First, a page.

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Merger concerns raised Wednesday night in Potsdam


POTSDAM - Questions on athletics and employee contracts were among those brought up Wednesday night during a public forum in Potsdam on the potential merger with the Canton school district.

A small group of teachers, joint advisory committee members and Canton-Potsdam residents gathered in the Potsdam auditorium as Superintendent Patrick H. Brady updated them on the merger studys.

A similar town hall style meeting was held Monday in Canton.

Following Mr. Brady’s slideshow presentation, a host of audience members brought their concerns to the table.

Rachel Atkins asked Mr. Brady how school officials would handle employee contracts negotiated before the merger.

“As soon as the new school is developed, we will start looking at contracts. The first step is that the employees need to get together and they need to decide how they’re going to be represented and then we come to the table and we start bargaining a contract,” he noted.

“Until that happens and until an agreement is reached, those employees will continue under their old contracts. So they would still have the same salary, benefits etc.,” Mr. Brady said.

“So you could have two English teachers side by side - one from Canton, one from Potsdam - and both of them under a different contract for that transition period.”

“Do you see any problems with that with resentment of one person or another? ‘This person makes more than me’ or ‘this person gets their health insurance paid for and I have to pay for my own.’ I can see a lot of resentment with that situation,” Ms. Atkins said.

“Our anticipation is that we will work to get that process through as soon as possible with both sides hopefully being reasonable about it. I’m not going to tell you it isn’t a challenge because it will be a challenge to take all of these contracts, ... but once a decision is made, then there is pressure from both sides to come to an agreement because they’re going to have to have a new contract.”

The negotiation of new contracts would include finding common ground in areas such as health insurance contributions, stipends and salary distribution.

The salary for a starting teacher at Canton Central is higher than at Potsdam Central. However, veteran teachers at Potsdam are paid more money than long-time Canton teachers.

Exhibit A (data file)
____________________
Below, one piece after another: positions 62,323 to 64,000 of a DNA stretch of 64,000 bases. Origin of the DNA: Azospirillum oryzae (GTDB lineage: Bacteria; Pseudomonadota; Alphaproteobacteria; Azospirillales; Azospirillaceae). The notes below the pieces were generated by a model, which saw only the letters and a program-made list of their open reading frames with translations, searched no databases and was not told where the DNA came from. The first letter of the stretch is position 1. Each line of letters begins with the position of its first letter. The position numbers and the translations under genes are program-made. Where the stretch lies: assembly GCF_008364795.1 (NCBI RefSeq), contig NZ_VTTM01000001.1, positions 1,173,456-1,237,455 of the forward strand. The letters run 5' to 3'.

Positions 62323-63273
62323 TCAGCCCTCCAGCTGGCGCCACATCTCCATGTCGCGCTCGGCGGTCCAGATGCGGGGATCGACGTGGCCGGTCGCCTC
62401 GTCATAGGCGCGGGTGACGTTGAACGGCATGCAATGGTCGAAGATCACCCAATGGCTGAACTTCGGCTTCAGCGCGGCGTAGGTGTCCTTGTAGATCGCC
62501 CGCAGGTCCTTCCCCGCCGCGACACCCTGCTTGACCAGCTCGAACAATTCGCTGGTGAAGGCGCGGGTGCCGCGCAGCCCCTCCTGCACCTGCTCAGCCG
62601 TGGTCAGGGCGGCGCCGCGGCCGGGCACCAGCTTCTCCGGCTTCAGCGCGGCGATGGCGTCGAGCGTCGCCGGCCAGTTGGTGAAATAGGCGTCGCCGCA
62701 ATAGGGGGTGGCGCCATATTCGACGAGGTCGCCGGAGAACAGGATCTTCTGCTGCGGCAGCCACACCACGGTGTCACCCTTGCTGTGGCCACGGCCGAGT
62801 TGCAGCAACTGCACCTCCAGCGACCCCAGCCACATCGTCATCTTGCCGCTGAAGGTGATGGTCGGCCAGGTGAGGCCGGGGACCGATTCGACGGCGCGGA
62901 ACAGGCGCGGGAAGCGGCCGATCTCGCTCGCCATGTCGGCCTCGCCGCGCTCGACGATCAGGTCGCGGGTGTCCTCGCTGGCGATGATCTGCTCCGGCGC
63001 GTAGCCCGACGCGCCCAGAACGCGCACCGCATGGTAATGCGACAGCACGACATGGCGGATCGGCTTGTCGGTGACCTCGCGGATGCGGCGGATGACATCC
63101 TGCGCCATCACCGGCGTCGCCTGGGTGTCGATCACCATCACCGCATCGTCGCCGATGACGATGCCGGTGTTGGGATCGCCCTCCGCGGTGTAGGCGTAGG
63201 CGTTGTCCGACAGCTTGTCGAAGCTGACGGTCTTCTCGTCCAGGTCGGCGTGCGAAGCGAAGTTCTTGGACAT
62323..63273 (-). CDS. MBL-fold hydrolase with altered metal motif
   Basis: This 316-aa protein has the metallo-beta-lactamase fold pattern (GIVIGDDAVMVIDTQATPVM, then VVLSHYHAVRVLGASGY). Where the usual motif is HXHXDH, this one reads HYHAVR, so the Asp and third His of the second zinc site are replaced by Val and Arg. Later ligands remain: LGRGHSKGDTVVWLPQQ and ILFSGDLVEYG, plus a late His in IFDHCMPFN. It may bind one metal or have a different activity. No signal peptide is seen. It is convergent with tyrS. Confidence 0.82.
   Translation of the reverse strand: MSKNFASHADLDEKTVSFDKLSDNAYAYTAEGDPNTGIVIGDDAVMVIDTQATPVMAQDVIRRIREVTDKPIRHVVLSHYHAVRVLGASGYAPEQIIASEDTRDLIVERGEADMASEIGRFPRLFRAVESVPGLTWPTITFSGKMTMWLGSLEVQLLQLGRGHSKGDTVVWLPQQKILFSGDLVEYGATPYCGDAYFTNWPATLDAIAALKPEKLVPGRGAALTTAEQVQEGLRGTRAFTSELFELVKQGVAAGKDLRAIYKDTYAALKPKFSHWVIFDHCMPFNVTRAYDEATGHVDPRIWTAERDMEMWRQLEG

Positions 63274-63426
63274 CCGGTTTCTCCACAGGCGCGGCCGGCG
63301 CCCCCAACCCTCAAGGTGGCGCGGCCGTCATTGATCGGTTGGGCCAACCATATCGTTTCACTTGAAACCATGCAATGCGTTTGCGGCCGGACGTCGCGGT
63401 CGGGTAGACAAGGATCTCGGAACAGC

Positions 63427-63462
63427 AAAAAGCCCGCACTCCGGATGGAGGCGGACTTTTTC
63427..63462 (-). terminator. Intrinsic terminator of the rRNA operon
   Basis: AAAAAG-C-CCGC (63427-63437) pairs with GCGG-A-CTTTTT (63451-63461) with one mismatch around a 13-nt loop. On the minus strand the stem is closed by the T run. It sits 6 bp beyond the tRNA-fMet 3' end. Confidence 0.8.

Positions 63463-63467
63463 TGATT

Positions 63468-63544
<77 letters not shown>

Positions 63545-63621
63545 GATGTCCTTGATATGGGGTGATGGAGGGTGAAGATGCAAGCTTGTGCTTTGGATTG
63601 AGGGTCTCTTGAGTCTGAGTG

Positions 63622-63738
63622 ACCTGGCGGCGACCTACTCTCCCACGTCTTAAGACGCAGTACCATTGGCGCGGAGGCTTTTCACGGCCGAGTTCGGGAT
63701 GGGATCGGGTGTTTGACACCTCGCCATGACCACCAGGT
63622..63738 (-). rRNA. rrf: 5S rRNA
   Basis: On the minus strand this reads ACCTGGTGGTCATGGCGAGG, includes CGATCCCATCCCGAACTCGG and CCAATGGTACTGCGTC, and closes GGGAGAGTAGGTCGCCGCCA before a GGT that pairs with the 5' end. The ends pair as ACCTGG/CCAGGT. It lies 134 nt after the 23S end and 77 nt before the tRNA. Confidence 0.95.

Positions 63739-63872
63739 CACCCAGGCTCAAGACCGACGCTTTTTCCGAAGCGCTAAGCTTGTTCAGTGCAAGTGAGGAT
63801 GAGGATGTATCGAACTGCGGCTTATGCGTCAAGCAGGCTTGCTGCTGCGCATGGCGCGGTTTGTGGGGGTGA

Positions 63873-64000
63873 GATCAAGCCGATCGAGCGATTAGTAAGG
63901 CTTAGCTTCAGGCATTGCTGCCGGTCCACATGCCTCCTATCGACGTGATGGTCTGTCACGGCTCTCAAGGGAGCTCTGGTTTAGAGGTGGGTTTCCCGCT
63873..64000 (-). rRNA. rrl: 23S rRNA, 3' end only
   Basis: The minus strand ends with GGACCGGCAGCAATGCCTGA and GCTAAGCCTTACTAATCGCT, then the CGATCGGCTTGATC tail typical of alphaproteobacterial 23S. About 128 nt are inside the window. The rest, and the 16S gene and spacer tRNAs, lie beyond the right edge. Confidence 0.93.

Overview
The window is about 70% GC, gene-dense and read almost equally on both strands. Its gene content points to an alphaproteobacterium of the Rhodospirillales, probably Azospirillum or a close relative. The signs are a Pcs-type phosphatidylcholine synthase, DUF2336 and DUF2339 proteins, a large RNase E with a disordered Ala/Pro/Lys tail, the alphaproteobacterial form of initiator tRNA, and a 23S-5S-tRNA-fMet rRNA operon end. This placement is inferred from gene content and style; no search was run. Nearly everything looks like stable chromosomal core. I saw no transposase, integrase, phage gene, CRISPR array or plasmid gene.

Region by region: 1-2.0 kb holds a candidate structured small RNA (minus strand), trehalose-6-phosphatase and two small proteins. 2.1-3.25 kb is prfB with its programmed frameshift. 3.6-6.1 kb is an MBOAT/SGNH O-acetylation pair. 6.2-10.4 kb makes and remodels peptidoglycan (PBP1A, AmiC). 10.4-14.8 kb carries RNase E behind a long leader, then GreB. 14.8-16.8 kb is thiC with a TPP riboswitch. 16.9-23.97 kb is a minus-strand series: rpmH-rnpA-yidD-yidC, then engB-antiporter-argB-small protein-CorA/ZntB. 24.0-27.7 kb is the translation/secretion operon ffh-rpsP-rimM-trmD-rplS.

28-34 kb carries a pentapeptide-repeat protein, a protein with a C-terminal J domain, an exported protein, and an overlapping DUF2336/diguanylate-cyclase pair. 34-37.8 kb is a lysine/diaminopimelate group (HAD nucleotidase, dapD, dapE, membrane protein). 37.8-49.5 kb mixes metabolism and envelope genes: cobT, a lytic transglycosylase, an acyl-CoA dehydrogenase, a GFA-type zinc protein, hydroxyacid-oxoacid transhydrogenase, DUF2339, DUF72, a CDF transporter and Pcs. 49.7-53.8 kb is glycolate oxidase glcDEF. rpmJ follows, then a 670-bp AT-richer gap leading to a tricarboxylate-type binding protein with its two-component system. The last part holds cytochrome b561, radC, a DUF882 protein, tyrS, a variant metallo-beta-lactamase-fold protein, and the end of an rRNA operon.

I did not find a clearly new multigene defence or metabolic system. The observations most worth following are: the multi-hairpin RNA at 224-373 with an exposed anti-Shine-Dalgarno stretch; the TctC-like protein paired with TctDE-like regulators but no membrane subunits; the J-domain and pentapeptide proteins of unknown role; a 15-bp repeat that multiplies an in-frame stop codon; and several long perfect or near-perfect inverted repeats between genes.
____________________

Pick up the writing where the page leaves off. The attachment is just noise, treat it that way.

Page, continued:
Mr. Brady also said that despite some chatter regarding potential faculty cuts, the reality is that if a merger were to occur the district would actually need about 1.5 more teachers to meet its mandate.

Potsdam High School French teacher Danielle Wilson asked Mr. Brady about the possibility of overflowing classes with the potential merger.

“One of the things that you pointed out are the different opportunities that can be offered when you merge the two schools; a lot of classes that are offered at Potsdam as opposed to Canton and vice versa. But many of us are at maximum capacity for our class sizes. So when we bring two schools together, what new opportunities could we possibly offer if we’re already at maximum capacity?” Ms. Wilson asked.

“I think what you will find is that they’ll be some areas where you can’t add on, but there are opportunities, particularly within the high school program, for more students,” Mr. Brady said.

Potsdam varsity football coach Jim Kirka was outspoken about the impact a meger would have on the schools’ athletics programs.

“You mentioned athletics and how by being a bigger school district you would assume (the teams) would get better. I don’t know if anything has been discussed with the coaches but they would all agree on what success really is. There may be more opportunities in someone’s analysis, but there are so many kids going for these spots and the opportunities for these students to really play and benefit aren’t going to be there despite what some people may think,” Mr. Kirka said.

“It’s nice that almost every student can go out for a team and make it and they stick around with it because they have the opportunity to play. Win, lose or draw they were part of it. If you’re one of 50 versus one of 25, the odds of you being a part of it are going to go way down.”

With Monday’s state budget decisions looming, Mr. Brady said that for now the two districts have to wait and see how much funding they will receive for their 2014-15 school year.

“The reality is both (Canton and Potsdam) together have lost about 100 positions. We’re looking at projecting forward, ‘Where are we going to be?’ This is crunch time in state budget this week. We’re all wondering what the state is going to provide in funding. ... The essential question is ‘Does a merger allow us to sustain or enhance educational opportunities for our students?” Mr. Brady said.

If the two districts agree to merge, the state is supposed to provide $35 million in incentive aid over the next 14 years.

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